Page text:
Archive for February 18th, 2010

VVIP Security, Corruption, and We the People.

18 February 2010
First I thought it was the ‘Hindu Hriday Samrat’ demanding this miffed over the threat of withdrawal of security cover to his cub by CM Ashok Chavan. But it turned out this was Manik Thakre, president of MPCC. His demand was not anywhere as dramatic as suggested by the headline. He was entreating, “In wake of the recent terror attack, all politicians should cooperate and agree to give up police protection unless and until it is most needed. This should be applied across all party lines so that staff shortage can be addressed”. I believe this is a very good suggestion and must be followed upon immediately across India. It is again a RTI activist, Chetan Kothari, whose work has thrown light on how much abuse the VVIP security heaps on the hapless police force. He says, “VIPs use the police force like use and throw material. Even those who do not want it use it as a status symbol”.
Total Mumbai Police Force :  41,914 persons.
Year
2007
2008
2009
VIP duty
4450
8842
10413
On top of this is the “round the clock police cover given to builders, businessmen and film stars”. “At whose cost is this manpower being assigned? There aren’t so many policemen to be assigned for VIP protection. When they take policemen from the police station, this means that you and I are less protected. There’ll be no police cover for public”, asks Julio Rebeiro former top cop of Maharashtra & Punjab. Kothari’s RTI application also showed that “Mumbai police provided security cover to 1,600 people under Z-plus, Z , Y, and X categories based on the threat perceptions in 2009. For every VIP that came to the city, the Mumbai Police put 10 officers and 30 police personnel each”.

Whenever I have discussed the plight of Adivasis in Chhattisgarh and elsewhere, I was often countered with this, “If the popularly elected representatives of the people are taking the decision to hand over fifth schedule tribal lands to corporate interests, then it has the consent of the majority of the people in the state. Who are Manish Kunjam, Himanshu Kumar or other activists to question or oppose it?” On the face of it this may sound a terrific argument. But by that token no acts of the Executive should be questioned in a liberal democracy because it has the sanction of the majority of the elected representatives and therefore, by inference, of the majority of the population as well. We are not consumers of Democracy to gobble up whatever decisions are handed down to us once we perform the periodic ritual of voting. We have to own democracy. We have to be its proprietors. Leave alone the unlawful activities the State is engaged in the vast tracts of tribal land; we must be alert, study, and provide a reasoned critique of even lawfully put forward proposals of the Executive if we find these would do harm or if better alternatives exist. I usually answered this line of reasoning by asking some more questions, which silenced these consumers of democracy : “Why do these popular representatives of the people have to move in a flotilla of armed police protection? Won’t people who love them protect them? Whom do they fear?” I think we should all commend Thakre’s suggestion and call for its implementation throughout India.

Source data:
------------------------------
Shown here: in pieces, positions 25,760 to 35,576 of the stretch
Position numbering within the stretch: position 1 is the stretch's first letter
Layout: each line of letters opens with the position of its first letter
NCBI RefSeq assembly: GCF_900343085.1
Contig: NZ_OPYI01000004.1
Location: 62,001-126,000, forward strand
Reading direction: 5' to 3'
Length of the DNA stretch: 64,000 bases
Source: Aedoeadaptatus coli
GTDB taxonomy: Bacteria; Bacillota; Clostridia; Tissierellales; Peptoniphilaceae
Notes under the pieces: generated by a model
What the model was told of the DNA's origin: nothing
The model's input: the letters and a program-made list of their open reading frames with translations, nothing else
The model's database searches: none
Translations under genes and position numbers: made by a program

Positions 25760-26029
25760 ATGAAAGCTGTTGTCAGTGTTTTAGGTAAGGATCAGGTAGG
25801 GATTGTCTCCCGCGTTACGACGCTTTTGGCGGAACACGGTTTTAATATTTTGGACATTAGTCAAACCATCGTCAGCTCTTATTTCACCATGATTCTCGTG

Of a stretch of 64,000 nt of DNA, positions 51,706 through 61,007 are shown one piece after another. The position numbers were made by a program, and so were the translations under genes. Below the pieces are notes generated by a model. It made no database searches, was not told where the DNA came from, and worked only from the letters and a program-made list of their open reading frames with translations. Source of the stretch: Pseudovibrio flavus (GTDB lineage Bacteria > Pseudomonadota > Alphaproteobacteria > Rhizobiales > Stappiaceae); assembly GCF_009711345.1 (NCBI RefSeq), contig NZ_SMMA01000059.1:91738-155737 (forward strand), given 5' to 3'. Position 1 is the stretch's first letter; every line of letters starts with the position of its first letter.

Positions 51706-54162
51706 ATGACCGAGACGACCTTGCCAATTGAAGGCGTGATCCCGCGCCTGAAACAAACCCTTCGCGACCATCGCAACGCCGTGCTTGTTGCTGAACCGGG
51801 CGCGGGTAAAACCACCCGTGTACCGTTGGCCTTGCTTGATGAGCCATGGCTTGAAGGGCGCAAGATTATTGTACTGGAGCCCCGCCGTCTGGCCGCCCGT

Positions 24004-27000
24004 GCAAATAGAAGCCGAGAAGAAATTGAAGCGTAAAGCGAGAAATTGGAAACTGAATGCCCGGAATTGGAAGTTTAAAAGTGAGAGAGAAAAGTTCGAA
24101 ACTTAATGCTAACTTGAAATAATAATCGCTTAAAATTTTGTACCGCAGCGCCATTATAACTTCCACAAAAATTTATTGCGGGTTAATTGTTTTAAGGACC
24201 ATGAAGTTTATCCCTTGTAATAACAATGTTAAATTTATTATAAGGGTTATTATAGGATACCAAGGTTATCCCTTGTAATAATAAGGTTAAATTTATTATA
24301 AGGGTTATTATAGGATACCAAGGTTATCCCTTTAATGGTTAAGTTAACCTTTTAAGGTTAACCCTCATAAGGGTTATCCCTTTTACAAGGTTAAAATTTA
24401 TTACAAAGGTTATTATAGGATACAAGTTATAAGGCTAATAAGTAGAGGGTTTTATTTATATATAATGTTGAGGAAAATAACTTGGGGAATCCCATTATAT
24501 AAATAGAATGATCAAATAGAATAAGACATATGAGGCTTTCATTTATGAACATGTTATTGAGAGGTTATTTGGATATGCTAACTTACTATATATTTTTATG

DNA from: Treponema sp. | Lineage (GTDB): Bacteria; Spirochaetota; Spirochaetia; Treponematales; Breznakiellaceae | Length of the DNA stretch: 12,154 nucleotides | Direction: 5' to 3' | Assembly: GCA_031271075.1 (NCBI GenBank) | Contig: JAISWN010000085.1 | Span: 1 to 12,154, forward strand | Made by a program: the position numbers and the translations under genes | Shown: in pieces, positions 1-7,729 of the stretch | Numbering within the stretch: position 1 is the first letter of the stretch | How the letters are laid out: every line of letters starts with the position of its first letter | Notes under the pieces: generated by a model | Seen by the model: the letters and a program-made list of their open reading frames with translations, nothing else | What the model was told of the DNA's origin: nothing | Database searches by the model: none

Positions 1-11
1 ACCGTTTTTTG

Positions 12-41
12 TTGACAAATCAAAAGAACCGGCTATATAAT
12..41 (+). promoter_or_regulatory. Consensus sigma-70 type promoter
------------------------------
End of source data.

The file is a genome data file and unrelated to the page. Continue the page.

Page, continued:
BJP Government of Madhya Pradesh led by Shivaraj Singh has made an announcement. Announcement has come in response to an RTI application made by an opposition Congress party leader, Chaudhari Rakesh Singh, and the consequent directive issued by Chief Information Commissioner (CIC) of MP, P P Tiwari. Even if not a voluntary act, Shivaraj Singh must be congratulated for this announcement because unlike the Supreme Court he has decided to comply with the decision of CIC. “Chief Minister Shivraj Singh Chouhan said the ministers will submit details of their properties to the Assembly Speaker during the next session, after which the information will be made public. Similarly, he said, all IAS and IPS officers have been asked to disclose details of their properties and make them available online as soon as possible”. All this information will be put online for anyone to access. Recently an IAS couple, Arvind and Tinoo Joshi, were found possessing Rs. 31 Million in cash, which was disproportionate to their known sources of income, at their residence in Bhopal. Around the same time Babulal Agrawal, Agriculture secretary of Chhattisgarh, was investigated for millions of unaccounted rupees and over “220 bank accounts, several of them opened on fake names and addresses, and a few in the names of his domestic helps”. Candidates in electoral politics have been declaring their assets prior to every election as per the provisions of Peoples Representation Act, but corruption still hasn’t ceased.
Even then it is useful to have this information in public domain. Though most of us have become inured and inert to the situation around us to do something about it, all hope is not lost. There are those valiant crusaders like RTI activist Satish Shetty, who paid with his life, willing to take on the powerful and mighty to fight against corruption. We need to at least support these crusaders whatever way we can.